For years, recreational use of cocaine has been increasing in some parts of the world. However, around 1 in 5 adults aged 16-24 have taken drugs in the last year, according to Drugwise. Cocaine in particular is a popular drug for those on nights out, and its usage has become more widespread and prevalent in social situations. The problem with this is that the damage that cocaine can do goes far beyond just the immediate health risks.
However, it’s not just the damage that this Class A drug can do to your system; it’s what it can also do to your body. For example, the link between cocaine abuse and hair loss has been around for a while. What are the facts about the use of cocaine and the likelihood that it could damage your hair, though?
Lots of myths revolve around the use of drugs and hair loss. Look around for long enough, though, and you will begin to find out that the links between cocaine use and losing your hair might not be quite as far-fetched as it first might sound. Let’s take a look at why that might be.
Can cocaine use cause you to lose your hair?
According to many professional bodies, this is the case. For example, hair loss is often the reaction of your body trying to cope with an immediate sense of shock.
Just like if you were to find out some terrifying news, you could find that your hair immediately begins to recede. Given the immense power of cocaine, it would immediately put your body into a state of shock.
This could lead to a condition known as telogen effluvium, which is a form of hair loss that can see certain hair follicles simply stop growing.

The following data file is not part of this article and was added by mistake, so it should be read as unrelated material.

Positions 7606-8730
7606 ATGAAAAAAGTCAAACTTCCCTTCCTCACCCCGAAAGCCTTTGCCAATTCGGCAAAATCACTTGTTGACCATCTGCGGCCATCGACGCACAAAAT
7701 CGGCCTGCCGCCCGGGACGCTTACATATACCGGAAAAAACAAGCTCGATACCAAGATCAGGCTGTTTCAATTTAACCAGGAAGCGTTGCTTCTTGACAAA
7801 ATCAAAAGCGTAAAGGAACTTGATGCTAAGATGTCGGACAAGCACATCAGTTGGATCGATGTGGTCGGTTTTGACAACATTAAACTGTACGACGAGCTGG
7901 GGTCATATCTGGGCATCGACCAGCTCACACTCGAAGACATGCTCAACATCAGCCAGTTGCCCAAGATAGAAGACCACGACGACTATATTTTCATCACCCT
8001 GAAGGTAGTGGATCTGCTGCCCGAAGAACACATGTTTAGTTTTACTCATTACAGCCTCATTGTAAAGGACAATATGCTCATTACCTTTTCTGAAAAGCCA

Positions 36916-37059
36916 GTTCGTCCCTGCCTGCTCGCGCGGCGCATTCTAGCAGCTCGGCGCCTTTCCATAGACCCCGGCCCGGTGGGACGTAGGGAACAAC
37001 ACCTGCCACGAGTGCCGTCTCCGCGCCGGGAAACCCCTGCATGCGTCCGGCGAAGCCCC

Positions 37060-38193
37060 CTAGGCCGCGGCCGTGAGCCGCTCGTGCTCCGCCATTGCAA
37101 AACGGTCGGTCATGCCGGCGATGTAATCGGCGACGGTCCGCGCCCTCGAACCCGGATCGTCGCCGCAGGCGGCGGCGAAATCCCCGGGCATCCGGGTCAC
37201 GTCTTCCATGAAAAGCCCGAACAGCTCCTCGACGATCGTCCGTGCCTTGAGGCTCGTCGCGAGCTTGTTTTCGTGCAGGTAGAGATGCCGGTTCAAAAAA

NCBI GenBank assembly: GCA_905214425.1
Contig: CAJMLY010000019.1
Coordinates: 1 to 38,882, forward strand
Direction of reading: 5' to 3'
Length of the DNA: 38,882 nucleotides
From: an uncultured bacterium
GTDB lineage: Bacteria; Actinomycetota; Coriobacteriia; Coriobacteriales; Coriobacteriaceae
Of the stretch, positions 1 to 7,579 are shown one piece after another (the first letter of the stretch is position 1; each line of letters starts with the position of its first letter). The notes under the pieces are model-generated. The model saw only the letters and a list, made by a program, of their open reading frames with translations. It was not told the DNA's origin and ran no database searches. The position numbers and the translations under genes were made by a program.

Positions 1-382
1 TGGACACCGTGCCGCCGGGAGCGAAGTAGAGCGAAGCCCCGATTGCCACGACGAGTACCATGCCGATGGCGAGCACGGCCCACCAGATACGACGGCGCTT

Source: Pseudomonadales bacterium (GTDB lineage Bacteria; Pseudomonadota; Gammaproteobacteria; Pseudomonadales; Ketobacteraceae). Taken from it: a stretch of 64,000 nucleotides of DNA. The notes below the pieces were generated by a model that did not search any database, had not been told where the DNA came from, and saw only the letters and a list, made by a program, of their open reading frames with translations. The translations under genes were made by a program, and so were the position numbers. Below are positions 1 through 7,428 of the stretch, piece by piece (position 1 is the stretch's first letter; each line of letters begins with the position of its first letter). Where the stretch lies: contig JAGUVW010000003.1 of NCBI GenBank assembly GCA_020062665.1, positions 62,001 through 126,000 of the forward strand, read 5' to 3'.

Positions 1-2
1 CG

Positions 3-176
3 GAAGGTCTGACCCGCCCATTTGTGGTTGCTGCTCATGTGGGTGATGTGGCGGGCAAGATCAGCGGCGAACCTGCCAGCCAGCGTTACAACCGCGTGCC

Instead, they recede and go into a resting phase. This will eventually stop, after a few months, but only if you are able to stop taking more drugs which could cause the issue to repeat.
The indirect consequence of cocaine use on your hair, though, can be found through what is known as diffuse thinning. This takes place when you start to notice immense levels of overall thinning, which will eventually lead to serious issues with your hair.
Normally, this is caused by a lack of vitamin and nutritional intake. Since cocaine makes it hard for you to eat, your diet is likely to fall through the floor, making this more likely to occur.
Add in the fact that cocaine can leave you unable to sleep and feeling poorly from the intake of such substances, and hair loss is only likely to continue. Given the addictive nature of cocaine, also, your body is likely to react poorly to not receiving more – this means that, for months after the fact, you would still see some signs of hair loss.
At that point, you have two options: undergo a lifestyle change, and start taking vitamins and solutions to help you make up for the loss of nutrition and vitamins during cocaine usage. Otherwise, you will need to accept the damage is done for the medium-term. Cocaine, though, is a very damaging substance: the damage that it does includes, but is not limited to, your hair.